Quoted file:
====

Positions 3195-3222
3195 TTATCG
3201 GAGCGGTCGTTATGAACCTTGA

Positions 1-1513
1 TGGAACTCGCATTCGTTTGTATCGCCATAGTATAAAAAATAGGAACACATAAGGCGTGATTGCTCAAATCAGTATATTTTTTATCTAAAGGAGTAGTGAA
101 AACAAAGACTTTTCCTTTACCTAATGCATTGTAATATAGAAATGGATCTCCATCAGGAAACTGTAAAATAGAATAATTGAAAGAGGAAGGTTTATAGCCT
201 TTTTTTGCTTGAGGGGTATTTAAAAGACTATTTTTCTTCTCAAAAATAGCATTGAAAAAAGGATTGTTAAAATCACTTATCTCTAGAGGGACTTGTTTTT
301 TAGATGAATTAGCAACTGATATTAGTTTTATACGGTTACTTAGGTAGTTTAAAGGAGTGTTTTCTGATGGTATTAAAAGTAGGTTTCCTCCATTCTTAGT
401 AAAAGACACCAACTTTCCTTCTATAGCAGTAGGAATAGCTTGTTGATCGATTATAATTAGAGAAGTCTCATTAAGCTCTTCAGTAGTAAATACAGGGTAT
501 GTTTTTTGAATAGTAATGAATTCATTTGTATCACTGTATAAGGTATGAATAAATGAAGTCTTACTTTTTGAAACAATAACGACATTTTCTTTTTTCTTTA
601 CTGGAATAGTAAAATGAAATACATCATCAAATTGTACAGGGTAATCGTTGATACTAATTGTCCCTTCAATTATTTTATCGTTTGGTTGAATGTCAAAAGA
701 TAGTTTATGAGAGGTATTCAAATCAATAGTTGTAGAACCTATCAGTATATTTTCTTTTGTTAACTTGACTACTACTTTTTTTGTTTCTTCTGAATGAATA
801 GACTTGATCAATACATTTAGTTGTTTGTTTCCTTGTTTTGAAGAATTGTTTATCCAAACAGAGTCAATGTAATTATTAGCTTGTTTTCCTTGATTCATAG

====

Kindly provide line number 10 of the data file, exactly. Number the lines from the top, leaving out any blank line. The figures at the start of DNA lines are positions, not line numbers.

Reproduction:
501 GTTTTTTGAATAGTAATGAATTCATTTGTATCACTGTATAAGGTATGAATAAATGAAGTCTTACTTTTTGAAACAATAACGACATTTTCTTTTTTCTTTA